Review Posted Online: Nov. 22, 2016

Kirkus Reviews Issue: Dec. 15, 2016

Did you like this book?

No Comments Yet

A touching family drama that effectively explores the negative impact of stress on fragile relationships.


A middle-aged woman returns to her childhood home to care for her ailing father, confronting many painful secrets from her past.

When Mallory Aldiss gets a call from a long-ago boyfriend telling her that her elderly father has been gallivanting around town with a gun in his hand, Mallory decides it’s time to return to the small Rhode Island town that she’s been avoiding for more than a decade. Mallory’s precocious 13-year-old daughter, Joy, is thrilled that she'll get to meet her grandfather at long last, and an aunt, too, and she'll finally see the place where her mother grew up. When they arrive in Bay Bluff, it’s barely a few hours before Mallory bumps into her old flame, Jack, the only man she’s ever really loved. Gone is the rebellious young person she remembers, and in his place stands a compassionate, accomplished adult. As they try to reconnect, Mallory realizes that the same obstacle that pushed them apart decades earlier is still standing in their way: Jack blames Mallory’s father for his mother’s death. No one knows exactly how Jack’s mother died, but Jack thinks a love affair between her and Mallory’s father had something to do with it. As Jack and Mallory chase down answers, Mallory also tries to repair her rocky relationships with her two sisters and determine why her father has always been so hard on her. Told entirely from Mallory’s perspective, the novel has a haunting, nostalgic quality. Despite the complex and overlapping layers to the history of Bay Bluff and its inhabitants, the book at times trudges too slowly through Mallory’s meanderings down Memory Lane. Even so, Delinsky sometimes manages to pick up the pace, and in those moments the beauty and nuance of this complicated family tale shine through. Readers who don’t mind skimming past details that do little to advance the plot may find that the juicier nuggets and realistically rendered human connections are worth the effort.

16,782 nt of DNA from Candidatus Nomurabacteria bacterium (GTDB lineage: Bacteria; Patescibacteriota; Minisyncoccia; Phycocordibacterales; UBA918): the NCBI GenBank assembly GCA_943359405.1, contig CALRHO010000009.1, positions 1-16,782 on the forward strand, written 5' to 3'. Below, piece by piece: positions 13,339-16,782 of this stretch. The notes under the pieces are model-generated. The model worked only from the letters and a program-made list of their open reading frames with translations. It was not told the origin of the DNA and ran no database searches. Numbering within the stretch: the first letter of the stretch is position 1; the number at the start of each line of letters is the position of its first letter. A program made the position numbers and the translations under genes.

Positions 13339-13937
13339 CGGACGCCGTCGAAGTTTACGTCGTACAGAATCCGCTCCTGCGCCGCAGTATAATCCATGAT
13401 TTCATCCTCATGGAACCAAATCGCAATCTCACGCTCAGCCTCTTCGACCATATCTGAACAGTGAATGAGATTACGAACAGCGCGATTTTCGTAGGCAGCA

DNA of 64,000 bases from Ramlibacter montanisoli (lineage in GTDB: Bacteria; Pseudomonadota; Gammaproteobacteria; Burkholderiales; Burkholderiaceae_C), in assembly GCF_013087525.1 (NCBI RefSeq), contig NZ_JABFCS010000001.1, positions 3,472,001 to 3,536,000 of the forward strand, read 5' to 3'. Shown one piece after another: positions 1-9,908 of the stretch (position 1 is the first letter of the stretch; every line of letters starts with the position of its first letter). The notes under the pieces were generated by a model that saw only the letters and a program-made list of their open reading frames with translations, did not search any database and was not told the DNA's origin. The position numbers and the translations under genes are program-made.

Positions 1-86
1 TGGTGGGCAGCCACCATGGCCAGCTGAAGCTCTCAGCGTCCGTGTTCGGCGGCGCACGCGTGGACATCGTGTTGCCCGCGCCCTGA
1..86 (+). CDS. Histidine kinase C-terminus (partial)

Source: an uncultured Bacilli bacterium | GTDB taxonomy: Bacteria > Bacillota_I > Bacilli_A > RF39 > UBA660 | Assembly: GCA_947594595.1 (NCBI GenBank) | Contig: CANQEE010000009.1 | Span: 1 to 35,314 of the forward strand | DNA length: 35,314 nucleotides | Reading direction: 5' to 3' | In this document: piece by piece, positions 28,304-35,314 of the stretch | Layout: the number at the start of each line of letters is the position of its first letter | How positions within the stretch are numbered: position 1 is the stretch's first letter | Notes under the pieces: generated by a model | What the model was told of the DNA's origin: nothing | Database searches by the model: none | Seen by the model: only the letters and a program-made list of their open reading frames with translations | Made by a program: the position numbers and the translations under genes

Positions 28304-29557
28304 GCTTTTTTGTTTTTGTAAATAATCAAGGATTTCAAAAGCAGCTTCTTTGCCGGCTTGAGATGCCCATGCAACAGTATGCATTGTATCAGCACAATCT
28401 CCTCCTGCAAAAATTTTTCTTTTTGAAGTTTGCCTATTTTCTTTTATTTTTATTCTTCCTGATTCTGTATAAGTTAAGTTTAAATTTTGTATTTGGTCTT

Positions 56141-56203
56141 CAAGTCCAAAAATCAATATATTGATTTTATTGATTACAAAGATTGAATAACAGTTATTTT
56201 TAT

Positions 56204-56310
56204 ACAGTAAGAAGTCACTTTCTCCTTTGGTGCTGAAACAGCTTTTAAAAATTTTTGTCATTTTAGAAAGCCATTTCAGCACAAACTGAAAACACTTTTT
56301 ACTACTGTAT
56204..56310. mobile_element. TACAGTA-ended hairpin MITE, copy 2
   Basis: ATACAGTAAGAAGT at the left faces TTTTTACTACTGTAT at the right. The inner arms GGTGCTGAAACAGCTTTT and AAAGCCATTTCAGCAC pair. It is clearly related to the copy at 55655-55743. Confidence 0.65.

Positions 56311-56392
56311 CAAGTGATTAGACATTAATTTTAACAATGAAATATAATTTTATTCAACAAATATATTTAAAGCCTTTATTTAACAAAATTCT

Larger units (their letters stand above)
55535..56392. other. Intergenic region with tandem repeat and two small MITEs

A touching family drama that effectively explores the negative impact of stress on fragile relationships.

Pub Date: May 19, 2020

ISBN: 978-1-250-11951-3

Page Count: 416

Publisher: St. Martin's

Review Posted Online: March 2, 2020

Kirkus Reviews Issue: March 15, 2020

Did you like this book?

A love letter to the power of books and friendship.

Our Verdict

  • Our Verdict
  • GET IT

  • New York Times Bestseller

  • IndieBound Bestseller